Man Food: Sicilian Slices and Arancini at Galleria Umberto
It’s well worth waiting in line for these fine dough and cheese specimens.
All photos by Katie Barszcz.
As it approaches 3 p.m.—the closing time for Galleria Umberto—a garage-type metal door slowly slips towards the pavement on Hanover Street inch by inch, or so it seems. Once it hits the ground, forget it—you’ve missed your chance and they’ve run out of food. If you can make your way into the always long line at this tiny North End storefront earlier in the afternoon, though, you’re in for something extraordinary.
The bare-bones space feels more like a mess hall than a cozy restaurant run by an Italian grandmother, but that doesn’t matter. Here, it’s all about cheesy and doughy delights—and man, do they do it well. The old school gents behind the counter don paper white hats as they cut off square slices of the slightly charred pie, and they slip back and forth between English and Italian as they take your order. For under $5, you can order a slice of the Sicilian square pizza (the only type available here) and one of their mammoth arancini, which is a stuffed and fried risotto ball.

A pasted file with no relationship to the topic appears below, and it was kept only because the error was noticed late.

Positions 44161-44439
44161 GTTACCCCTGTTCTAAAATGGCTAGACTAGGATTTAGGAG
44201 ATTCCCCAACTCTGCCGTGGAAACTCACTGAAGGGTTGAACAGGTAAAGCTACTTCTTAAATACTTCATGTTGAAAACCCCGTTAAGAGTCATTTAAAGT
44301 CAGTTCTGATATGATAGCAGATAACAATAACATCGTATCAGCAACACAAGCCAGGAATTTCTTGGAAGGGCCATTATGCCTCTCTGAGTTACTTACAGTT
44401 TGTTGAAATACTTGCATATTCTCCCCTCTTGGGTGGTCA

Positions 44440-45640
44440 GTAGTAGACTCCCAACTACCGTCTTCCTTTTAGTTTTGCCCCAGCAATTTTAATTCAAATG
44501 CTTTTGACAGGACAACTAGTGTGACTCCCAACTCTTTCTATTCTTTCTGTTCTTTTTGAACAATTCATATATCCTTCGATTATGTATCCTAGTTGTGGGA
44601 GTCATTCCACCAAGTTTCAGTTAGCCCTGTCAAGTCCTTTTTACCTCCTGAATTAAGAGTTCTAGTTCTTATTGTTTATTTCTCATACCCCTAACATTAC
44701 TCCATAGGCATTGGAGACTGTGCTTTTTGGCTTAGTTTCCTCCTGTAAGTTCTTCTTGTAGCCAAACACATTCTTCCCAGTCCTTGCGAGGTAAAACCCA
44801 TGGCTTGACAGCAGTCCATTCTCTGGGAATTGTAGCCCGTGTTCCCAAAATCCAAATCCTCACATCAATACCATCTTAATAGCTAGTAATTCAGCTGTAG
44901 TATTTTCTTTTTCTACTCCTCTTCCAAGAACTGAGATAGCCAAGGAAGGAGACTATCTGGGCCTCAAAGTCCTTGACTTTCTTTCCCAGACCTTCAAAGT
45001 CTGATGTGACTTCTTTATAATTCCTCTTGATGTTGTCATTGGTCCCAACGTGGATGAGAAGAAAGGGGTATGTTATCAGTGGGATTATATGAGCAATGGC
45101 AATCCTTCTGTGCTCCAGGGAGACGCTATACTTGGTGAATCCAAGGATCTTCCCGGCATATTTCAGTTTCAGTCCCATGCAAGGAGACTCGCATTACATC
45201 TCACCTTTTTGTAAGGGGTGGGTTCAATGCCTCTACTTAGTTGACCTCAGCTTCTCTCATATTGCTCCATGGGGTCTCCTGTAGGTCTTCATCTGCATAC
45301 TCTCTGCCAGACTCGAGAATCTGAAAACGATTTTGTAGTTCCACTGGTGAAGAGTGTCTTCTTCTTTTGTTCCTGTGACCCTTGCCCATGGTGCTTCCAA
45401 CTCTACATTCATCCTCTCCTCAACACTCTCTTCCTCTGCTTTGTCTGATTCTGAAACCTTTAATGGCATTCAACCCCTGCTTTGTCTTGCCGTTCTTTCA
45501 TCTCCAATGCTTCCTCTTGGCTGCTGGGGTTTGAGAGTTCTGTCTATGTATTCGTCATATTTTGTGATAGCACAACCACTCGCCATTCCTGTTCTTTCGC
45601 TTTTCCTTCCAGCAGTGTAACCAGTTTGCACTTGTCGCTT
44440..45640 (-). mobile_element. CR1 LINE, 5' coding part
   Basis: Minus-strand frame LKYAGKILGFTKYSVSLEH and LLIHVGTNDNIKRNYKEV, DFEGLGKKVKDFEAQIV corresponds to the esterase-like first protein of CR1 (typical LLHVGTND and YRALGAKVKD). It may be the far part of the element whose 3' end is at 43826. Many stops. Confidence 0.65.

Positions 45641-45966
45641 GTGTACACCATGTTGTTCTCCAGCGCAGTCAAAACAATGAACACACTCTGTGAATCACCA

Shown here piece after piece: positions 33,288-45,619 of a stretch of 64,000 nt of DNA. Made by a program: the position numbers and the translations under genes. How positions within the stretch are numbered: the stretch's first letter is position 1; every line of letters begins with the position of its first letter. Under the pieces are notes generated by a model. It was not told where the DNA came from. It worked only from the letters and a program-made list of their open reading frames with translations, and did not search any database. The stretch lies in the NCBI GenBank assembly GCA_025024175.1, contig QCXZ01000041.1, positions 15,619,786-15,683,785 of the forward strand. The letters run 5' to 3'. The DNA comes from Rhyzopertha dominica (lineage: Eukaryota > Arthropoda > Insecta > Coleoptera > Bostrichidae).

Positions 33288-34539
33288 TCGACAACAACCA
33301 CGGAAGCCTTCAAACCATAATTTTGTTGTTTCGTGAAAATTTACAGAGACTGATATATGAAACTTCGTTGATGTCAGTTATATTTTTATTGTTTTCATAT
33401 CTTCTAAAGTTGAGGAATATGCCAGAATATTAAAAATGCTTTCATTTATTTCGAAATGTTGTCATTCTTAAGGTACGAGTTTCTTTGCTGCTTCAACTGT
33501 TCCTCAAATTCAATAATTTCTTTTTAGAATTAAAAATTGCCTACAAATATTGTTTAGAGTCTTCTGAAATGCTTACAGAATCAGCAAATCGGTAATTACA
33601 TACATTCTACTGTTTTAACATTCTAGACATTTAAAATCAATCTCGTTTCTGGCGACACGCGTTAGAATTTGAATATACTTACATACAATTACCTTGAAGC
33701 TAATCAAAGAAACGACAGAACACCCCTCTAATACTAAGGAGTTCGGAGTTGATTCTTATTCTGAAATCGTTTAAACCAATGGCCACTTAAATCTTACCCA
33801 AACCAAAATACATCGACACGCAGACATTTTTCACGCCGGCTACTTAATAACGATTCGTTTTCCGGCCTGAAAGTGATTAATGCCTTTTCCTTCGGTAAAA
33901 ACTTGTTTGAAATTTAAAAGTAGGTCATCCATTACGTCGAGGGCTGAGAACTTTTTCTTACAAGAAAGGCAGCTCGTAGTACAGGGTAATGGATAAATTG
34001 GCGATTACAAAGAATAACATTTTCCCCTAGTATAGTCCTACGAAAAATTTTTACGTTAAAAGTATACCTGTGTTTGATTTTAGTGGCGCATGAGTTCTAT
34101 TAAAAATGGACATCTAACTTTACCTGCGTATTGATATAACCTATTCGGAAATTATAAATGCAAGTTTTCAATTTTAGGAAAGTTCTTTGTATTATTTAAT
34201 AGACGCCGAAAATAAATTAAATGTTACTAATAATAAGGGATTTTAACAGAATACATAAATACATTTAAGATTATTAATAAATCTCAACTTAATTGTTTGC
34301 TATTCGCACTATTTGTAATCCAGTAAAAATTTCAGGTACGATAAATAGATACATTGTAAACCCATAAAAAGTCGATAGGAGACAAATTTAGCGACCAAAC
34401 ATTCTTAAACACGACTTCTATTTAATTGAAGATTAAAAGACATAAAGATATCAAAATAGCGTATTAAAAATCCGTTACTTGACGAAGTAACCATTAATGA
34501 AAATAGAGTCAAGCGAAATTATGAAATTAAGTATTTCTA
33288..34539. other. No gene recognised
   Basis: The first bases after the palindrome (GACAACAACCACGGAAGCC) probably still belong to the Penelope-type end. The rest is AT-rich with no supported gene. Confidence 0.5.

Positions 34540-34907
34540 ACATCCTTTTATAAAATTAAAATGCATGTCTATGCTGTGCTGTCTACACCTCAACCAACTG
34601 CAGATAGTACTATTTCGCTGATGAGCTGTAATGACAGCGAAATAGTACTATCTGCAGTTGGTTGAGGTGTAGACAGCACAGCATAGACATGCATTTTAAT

Sure, there are other pizza options in this ‘hood, but this sheet pan pizza is at once completely unique and totally familiar. At the surface it feels much like the grease-slicked pies that sit under a heating lamp all day at your neighborhood roller rink (do those still exist?) and that’s part of the charm—but here it’s masterfully done, with a stunning combination of light dough similar to a focaccia, a tart red sauce and browned, bubbling cheese. No ingredient takes over and they all complement each other in a way that makes it the consummate pizza. The char rests only on the cheese, and it’s probably the pizza’s greatest feature; the sharpness of the cheese balances the bright sauce, making it the pie ever-so-crackly and unlike any other.
Not to be outdone are the massive arancini, each about the size of a bocce ball. These hefty circular beauties are greaseless and adorned with a cornmeal crust that has an optimal crunch. The gooey interior is a blend of beef, peas, and a generous helping of mozzarella that stretches out like melted string cheese as you crack it open. The creamy arborio rice practically melts into both the outer crust and the luscious inside, making the crispy-yet-creamy spheres a textural dream.
Sure, eating both a slice of pizza and a fried ball of risotto for lunch will weigh you down. But when it’s this delicious, who the hell cares.
Note: Galleria Umberto is open Mon.-Sat. from 11 a.m.-3 p.m., and is cash only. 289 Hanover St, Boston, 617-227-5709.